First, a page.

Thursday, September 6, 2018

Retiring Overseass

Portugal, Lisbon, Porto, Harbor, Port  I am reaching a point where I am thinking of retiring since I've put in the required 20 years necessary.  I have a friend who retired to Thailand due to the lower cost there but he eventually returned to the United States.

I read that if you want your retirement money to last longer, go over seas but I'm not sure that would be a good thing because there are other factors one should keep in mind.  Factors we do not usually think of.

The biggest one I can think of has to do with distance.  When you retire overseas, you are usually a long airplane ride from your family. So if you want to visit them or they visit you, that costs.  You can't just hop into the car and drive a few hours or a couple days to get there.  If you don't mind being away from your family fine but I'm not sure I want to be that far away.

I'd also want to make sure the country has the type of medical care I'd need so I could get it.  For instance, do you have a cardiac problem so if you had a heart attack, could the local hospital and doctors give you proper treatment?  Can you get the insulin dependably should you need it?  I'm in good health but I'd want to make sure I had access to good medical treatment in that locality.  What about long term care should it be needed?  Can you find it there or would you have to return to the states?

It is highly recommended one rent rather than buy in a foreign locale because you might not be able to get a mortgage since you do not have regular income in the traditional sense. You'd have to tie up a chunk of your retirement monies to buy the place. In addition, you'd have to understand the contract which is probably in another language. 

Furthermore, investing in a house overseas means less flexibility should you need to leave suddenly or you want to move elsewhere. It is recommended that if you must buy, live in the area for at least a year before deciding to do buy so you know if you really, really want to settle in the area.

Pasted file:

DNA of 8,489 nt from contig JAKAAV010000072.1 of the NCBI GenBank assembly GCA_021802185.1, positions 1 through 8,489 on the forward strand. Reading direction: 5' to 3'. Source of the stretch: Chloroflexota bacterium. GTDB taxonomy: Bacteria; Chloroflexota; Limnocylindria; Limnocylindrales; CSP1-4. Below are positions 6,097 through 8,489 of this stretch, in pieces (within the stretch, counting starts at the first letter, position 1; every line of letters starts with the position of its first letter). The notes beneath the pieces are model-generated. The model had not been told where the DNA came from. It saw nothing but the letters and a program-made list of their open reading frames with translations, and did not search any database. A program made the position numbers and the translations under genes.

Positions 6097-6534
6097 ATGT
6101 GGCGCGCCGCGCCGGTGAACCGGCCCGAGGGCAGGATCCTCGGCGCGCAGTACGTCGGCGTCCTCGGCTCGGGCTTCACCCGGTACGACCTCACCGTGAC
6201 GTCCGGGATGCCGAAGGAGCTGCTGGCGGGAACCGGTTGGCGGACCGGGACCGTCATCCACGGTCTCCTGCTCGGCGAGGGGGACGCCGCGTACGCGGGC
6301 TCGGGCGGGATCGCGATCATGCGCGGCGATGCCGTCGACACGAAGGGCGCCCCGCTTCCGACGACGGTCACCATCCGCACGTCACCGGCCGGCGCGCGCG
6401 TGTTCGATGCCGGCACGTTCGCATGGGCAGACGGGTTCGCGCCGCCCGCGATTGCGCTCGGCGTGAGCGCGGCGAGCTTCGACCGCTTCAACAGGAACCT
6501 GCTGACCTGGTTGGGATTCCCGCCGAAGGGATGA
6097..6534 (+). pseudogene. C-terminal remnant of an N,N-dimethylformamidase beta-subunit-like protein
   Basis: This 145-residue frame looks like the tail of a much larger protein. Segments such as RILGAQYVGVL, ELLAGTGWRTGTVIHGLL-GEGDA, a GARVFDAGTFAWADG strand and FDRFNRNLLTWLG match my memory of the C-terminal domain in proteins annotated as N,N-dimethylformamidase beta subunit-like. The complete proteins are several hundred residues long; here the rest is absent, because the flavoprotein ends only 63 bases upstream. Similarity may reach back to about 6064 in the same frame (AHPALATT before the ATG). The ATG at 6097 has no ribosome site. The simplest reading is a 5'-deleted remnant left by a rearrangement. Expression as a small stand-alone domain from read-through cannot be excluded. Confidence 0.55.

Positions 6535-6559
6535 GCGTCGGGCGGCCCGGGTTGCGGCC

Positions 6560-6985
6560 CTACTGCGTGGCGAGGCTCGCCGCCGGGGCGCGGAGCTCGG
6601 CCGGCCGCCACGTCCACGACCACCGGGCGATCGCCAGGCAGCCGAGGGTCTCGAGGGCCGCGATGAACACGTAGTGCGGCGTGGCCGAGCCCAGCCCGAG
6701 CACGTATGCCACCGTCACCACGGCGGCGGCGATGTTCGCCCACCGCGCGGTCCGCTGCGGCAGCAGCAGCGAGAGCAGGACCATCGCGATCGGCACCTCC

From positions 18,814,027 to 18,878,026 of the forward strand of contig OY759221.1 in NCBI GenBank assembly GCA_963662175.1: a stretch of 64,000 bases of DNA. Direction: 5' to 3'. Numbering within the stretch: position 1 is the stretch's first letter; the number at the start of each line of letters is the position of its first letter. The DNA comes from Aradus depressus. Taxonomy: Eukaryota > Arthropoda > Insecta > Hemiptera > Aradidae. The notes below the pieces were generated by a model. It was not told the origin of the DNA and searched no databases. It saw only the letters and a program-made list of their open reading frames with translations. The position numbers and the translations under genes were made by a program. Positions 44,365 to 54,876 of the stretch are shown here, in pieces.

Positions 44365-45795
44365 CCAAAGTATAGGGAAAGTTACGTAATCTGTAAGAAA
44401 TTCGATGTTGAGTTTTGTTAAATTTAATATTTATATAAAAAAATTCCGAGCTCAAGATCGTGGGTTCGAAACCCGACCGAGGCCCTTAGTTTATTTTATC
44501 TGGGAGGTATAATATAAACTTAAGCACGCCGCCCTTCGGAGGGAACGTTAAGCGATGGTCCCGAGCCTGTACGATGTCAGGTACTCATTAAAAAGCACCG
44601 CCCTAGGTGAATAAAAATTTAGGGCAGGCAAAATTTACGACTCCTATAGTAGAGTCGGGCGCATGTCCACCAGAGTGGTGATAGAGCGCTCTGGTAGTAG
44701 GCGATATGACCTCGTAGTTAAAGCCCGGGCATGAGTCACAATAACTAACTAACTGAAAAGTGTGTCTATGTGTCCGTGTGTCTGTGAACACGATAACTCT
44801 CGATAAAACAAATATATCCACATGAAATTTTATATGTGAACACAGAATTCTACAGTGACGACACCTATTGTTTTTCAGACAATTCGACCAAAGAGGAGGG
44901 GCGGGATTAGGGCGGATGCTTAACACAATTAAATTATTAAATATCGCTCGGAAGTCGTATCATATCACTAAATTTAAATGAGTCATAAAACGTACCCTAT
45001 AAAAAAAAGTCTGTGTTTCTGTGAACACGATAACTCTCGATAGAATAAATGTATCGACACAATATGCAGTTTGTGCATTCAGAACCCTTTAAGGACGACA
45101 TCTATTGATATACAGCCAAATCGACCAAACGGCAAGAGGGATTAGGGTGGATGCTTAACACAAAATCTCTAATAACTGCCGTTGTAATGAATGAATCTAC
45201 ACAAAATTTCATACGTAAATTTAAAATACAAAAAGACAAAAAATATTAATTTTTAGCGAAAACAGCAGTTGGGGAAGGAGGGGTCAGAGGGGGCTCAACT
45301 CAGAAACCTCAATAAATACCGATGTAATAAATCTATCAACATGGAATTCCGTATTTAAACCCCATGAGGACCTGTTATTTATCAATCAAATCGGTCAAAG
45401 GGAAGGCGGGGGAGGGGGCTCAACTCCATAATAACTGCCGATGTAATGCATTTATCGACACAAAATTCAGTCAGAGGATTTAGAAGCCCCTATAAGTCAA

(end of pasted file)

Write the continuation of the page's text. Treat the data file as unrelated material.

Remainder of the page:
Another thing is to keep most of your monies in the states because accounts in the United States are federally backed.  You can also use ATM machines to get cash if you end up in a place that uses mostly cash.  I know the next time I go to Germany, I need to have lots of cash because they prefer cash to credit cards.  When you have to use ATM's overseas make sure you are with an institution that refunds foreign ATM fees.

In addition, there are tons of headaches if you try to buy or sell investments  or try to deposit certain funds overseas.  Depositing 401(k) or IRA funds overseas can trigger a 10% withholding fee while one thing that is tax exempt in one place may not be in the United States.

Furthermore, you'll need to get credit cards that work in the country of your choice but which do not charge a foreign transaction fee.  This saves you money.  You also need to make sure you have medical coverage via a policy of some sort because Medicare will not work there.  The last thing to think about is you will still be required to pay United States Taxes if you are a United States citizen.  Often you will be able to deduct the taxes so you pay little or none but be aware of that policy.  Please check the last bit about taxes if you do decide to go overseas because tax rules change and this may no longer be the case at the time it is read.

Let me know what you think, I'd love to hear.  Have a great day.

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